Mix and match Solar Sells

This makes sense, thanks!

But would you agreed that, if all panels are orientated the same direction, the Vmp will likely sit close to the Vmp of the lowest Voc?

What you said above is indeed why I like Victron’s higher amps based MPPTs more than those forcing you to put all your panels in series. You have more options. Especially when you want to combine different orientations on one MPPT.

Maybe, maybe not, it depends on the relative wattage of the strings, not the voltages.

There are many applications, some suit one thing, some suit another.
A square peg in a round hole, or a round peg in a square hole, one tries to get the best fit for the application.

Indeed. I assumed in all my argumentation that both strings are facing the same way :slight_smile:

When you are also dealing with different directions, or shading, then it could be any voltage between the two. If for example the string with the lower Vmp is entirely shaded, the MPPT will most likely pick a higher voltage (since that is an advantage to the string that’s in the sun, and no disadvantage to the side that’s shaded).

More specifically, I think people ask this question because they want to know what the performance penalty is. Well, the worst case scenario is that everything runs at the lower Vmp. So the maximum performance penalty is roughly the lower Vmp divided by the higher one.

Thank to all who contribute to this answer!
My takeaway:
worst cast, the new string will preform at the specs of the lower string.
No more 405w, i can now only get 420w.

Genade, but the solar panels are flying at the moment! Little to no stock of the popular sizes!!!

4e7b273e-54eb-450d-931a-fe7e97d672ae

Yes, that is a good rule of thumb to use. Unless you give much more detail with regards to orientation, strings, etc. and some of the smart guys here can do some calculations. But I think if you don’t want to go that route based on the rule of thumb, you probably shouldn’t regardless of what more accurate calcs tell you.

I love to make my MPPT’s to the ceiling of their current capability.
I also try and keep them at a high current for as long as possible during the day.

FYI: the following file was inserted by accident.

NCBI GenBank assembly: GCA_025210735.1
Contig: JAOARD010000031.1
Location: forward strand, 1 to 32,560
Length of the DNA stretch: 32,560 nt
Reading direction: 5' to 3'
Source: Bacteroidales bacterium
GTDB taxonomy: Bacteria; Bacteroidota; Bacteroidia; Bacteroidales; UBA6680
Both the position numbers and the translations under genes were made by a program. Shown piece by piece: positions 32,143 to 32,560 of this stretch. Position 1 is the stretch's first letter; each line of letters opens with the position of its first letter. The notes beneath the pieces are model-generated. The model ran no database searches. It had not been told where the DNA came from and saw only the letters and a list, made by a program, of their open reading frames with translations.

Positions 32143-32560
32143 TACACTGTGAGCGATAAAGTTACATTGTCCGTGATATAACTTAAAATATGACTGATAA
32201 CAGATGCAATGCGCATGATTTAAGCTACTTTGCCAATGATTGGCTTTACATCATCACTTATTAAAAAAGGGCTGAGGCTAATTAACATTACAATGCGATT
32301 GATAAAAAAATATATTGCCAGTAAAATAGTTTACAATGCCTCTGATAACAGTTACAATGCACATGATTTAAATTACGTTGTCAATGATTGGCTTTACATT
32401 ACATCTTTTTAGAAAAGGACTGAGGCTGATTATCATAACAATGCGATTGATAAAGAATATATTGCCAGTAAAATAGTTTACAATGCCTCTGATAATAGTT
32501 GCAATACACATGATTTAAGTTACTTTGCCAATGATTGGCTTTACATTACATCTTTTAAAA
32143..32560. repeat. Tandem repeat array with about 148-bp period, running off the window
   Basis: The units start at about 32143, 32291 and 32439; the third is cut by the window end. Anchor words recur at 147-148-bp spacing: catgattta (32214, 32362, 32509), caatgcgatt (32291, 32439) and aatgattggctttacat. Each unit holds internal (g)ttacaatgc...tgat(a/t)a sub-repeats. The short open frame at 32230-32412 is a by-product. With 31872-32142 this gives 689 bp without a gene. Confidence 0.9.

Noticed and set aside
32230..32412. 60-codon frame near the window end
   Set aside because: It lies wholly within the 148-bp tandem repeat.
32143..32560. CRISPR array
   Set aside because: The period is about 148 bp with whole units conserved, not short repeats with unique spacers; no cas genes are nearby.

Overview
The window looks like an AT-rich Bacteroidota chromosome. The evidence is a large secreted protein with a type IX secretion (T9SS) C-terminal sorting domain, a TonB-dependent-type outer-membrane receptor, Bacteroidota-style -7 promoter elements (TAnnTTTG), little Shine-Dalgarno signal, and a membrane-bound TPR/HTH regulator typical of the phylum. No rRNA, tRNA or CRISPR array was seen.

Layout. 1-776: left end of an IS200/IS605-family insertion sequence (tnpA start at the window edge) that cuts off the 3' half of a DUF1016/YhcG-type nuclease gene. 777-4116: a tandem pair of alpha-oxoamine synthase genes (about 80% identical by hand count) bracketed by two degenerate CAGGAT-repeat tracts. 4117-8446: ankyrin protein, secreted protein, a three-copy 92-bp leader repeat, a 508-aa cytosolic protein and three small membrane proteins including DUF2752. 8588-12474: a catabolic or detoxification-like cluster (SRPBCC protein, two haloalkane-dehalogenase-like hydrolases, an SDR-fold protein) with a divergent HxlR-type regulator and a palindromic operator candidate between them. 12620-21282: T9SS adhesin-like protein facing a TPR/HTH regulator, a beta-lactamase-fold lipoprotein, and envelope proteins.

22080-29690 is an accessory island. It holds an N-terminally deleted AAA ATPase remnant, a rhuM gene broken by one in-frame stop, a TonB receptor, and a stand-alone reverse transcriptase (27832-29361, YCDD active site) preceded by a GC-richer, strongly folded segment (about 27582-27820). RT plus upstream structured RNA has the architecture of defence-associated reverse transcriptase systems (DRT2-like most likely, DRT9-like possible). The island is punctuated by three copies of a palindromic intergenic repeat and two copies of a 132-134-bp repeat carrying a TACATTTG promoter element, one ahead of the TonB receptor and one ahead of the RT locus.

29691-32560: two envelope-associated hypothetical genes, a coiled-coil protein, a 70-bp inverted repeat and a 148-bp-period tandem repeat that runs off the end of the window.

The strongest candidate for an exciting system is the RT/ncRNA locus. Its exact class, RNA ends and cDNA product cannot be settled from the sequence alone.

I can use all the power I can get, even if the batteries are fully charged.
To this end, I began experimenting with mixing and matching arrays at different tilts and directions.
I didn’t use fancy brackets, I just worked with the roof surfaces I had.
I have four MPPT’s and 2 PV inverters ( with another 3 MPPTs in them).
I did some combining on the roof, but brought string down on separate cables. I realized very quickly that working with what an on-line solar calculator was hopeless.
Make equivalent voltage strings and actual measurements.
I reckon most people will get 60%-100% more panels on their roof without maxing out their MPPT’s
Obviously the more strings, the more MPPT’s, the more diversity of tilts and directions creates more opportunity to fine tune things.

There is a guy (I think it was in the Northen Cape) that took the East/West and all side panels to the extreme. He has panels mounted on the walls that get the very early/late sun, and then all angles in between. They were all on just a few MPPTs and he got still decent power even in heavy rain just from ambient light on the amount of extra panels. Most MPPTs will limit the current when the panels produce too much power to what they can handle. (Got to love those blue products :smiley: )

Calculator never give you all the results. They just indicate the most efficient most of the time.

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Artsolar (ZA) has just teamed up with PV giant Longi. Longi are the world leaders in bifacial PV. Apparently bifacial manufacturing is coming to South Africa soon.
I am seriously thinking of bifacial E-W PV fencing, for the very early/late sun.

That would be cool. I’m already running Artsolar arrays. I’m sure matching fencing would look great.

Just not so sure if that fence will keep the thieves from stealing your solar panels ! :thinking:

Sorry to resurrect this thread but I have a question in the same vein - as far as I can tell this would also apply to mixing Mono and Poly Panels in the same string?